United States Air Force
The United States Air Force (USAF) is the aviation branch of the United States armed forces. The mission of the USAF is "to defend the United States through the control and exploitation of air and space."
There are three components of the USAF:
The Secretary of the Air Force is Dr. James G. Roche. The Chief of Staff of the Air Force is General (Gen) John P. Jumper. The Chief Master Sergeant of the Air Force is the senior enlisted person in the Air Force. In 2002 the position was held by Chief Master Sergeant (CMSgt) Gerald R. Murray.
The USAF is organized into nine major commands (MAJCOMS), reporting to Headquarters, United States Air Force:
Numbered Air Forces
Air Forces within the major commands:
Wings are composed of several groups with different functional responsibilities. Groups are composed of several squadrons, each of which has one major responsibility or flying one type of airfcraft. Squadrons are composed of two or more flights.
Other Air Force organizations
For a detailed history, see United States Air Force--History.
In December 1906, the U.S. military began its relationship with aviation by authorizing Army Specification #486, which called for the creation of an aircraft for military usage. Just three years earlier, the Wright Brothers first experienced heavier-than-air flight, and they signed a contract with the Army on February 10, 1908.
In 1912, an Aviation Section of the U.S. Army Signal Corps was created.
In 1917, upon the United States' entry into World War I, the U.S. Army Air Service was formed as part of the American Expeditionary Force (AEF). Major General Patrick Mason commanded the AEF air forces; his deputy was Major General Billy Mitchell. The Air Service provided tactical support for the U.S. Army, especially during the Battle of Saint-Mihiel and the Meuse-Argonne offensives. Among the aces of the Air Service were Captain Eddie Rickenbacker and Frank Luke.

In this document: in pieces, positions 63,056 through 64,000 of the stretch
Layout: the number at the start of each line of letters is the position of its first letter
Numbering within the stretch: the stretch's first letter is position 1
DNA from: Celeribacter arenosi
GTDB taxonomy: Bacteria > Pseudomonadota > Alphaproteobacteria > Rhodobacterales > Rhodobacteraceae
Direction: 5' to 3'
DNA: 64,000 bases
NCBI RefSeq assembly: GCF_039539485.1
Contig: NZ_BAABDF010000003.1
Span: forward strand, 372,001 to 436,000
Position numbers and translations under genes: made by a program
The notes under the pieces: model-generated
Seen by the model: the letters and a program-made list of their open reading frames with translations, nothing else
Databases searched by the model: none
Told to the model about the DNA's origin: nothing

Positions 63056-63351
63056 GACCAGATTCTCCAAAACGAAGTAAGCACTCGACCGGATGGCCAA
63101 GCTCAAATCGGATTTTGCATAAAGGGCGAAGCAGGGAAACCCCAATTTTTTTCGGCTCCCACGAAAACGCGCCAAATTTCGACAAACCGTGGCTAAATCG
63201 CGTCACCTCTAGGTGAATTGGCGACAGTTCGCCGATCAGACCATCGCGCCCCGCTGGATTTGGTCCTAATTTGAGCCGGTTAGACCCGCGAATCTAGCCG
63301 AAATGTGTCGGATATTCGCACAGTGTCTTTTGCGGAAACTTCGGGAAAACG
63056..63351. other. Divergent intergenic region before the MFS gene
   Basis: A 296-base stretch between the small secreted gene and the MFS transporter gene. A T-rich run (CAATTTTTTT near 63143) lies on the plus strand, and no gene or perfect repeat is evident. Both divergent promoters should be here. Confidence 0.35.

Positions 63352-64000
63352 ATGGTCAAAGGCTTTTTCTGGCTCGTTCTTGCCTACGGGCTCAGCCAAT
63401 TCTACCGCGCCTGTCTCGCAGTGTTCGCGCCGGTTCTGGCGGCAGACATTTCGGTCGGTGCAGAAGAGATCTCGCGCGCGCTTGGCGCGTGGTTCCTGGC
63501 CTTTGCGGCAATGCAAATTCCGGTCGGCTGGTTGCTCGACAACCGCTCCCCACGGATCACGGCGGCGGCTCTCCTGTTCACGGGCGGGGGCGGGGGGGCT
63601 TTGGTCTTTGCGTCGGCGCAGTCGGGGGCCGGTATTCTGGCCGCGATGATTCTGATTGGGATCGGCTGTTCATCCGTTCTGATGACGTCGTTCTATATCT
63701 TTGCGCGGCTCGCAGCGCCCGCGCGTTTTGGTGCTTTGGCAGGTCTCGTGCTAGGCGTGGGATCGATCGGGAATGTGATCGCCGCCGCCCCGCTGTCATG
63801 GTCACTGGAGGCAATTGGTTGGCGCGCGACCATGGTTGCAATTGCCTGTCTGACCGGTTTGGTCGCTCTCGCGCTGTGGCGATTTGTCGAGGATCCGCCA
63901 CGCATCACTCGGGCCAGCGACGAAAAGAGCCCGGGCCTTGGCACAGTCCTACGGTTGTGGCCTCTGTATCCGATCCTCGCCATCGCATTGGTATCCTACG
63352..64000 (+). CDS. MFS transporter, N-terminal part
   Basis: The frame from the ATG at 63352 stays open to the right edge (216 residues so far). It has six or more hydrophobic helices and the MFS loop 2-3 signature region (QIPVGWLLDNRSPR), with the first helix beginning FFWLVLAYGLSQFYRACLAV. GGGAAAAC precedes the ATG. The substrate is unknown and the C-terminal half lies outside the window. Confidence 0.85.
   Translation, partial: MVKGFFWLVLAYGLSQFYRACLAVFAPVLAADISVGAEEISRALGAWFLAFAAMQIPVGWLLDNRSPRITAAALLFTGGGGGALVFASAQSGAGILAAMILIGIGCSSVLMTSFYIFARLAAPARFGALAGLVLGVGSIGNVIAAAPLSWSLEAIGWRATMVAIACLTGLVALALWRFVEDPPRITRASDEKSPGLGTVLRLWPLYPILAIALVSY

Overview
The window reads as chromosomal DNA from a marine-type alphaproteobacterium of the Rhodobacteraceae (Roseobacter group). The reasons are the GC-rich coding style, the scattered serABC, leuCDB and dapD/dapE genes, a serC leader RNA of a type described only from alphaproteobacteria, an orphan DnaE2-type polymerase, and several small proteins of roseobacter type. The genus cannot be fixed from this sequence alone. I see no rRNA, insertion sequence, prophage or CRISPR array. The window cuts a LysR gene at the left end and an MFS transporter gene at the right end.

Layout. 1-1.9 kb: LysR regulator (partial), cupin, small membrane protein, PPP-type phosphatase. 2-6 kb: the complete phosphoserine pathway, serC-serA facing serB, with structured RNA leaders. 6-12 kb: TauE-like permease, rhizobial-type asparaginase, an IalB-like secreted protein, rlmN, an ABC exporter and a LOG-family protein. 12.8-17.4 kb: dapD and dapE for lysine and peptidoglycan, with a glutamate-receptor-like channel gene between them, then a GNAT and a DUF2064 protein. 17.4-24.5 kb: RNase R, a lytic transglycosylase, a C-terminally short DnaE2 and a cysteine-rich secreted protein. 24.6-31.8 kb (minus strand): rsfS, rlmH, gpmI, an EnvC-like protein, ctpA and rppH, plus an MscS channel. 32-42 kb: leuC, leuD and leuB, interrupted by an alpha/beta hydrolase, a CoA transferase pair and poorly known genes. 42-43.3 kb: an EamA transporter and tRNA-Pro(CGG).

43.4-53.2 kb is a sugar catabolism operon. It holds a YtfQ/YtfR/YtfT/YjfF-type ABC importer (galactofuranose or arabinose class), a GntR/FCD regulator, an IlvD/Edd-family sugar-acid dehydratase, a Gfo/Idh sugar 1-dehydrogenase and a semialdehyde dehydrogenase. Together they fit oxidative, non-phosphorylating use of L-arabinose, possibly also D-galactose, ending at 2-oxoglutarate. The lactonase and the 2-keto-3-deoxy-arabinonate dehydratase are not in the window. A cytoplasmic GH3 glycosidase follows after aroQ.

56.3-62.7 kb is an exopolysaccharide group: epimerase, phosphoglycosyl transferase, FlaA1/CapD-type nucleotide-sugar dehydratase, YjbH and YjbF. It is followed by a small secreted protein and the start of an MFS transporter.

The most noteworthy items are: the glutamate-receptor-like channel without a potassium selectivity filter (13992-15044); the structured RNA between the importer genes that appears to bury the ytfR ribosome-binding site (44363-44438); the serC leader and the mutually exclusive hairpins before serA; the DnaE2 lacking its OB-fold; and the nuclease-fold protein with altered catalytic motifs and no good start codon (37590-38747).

In 1926 the Air Service was reorganized as a branch of the Army and became the U.S. Army Air Corps (USAAC). During this period, the USAAC began experimenting with new techniques, including air-to-air refueling and the development of the B-9 and the Martin B-10, the first all-metal monoplane bomber, and new fighters. In 1937, the B-17 Flying Fortress made its first appearance. In a spectacular feat of navigation, three B-17s intercepted the Italian passenger liner Rex at sea.
In 1941, the Army Air Corps became the U.S. Army Air Force and the GHQ Air Force was redesignated the Air Force Combat Command. In the major military reorganization effective March 9, 1942, the newly designated Army Air Forces gained equal voice with the Army and Navy.
In Europe, the USAAF began daylight bombing operations, over objections of the Royal Air Force planners on the Combined Chiefs of Staff. The US strategy involved flying bombers together, relying on the defensive firepower of a close formation. The tactic was only successful in part. American flyers took tremendous casualties during raids on the oil refineries of Ploiesti, Romania and the ball-bearing factories at Schweinfurt and Regensburg, Germany. When the P-51 Mustang, with its increased range, was introduced to combat, American combat losses dropped, and operations during Big Week in late winter of 1944 caused the Luftwaffe to lose experienced pilots.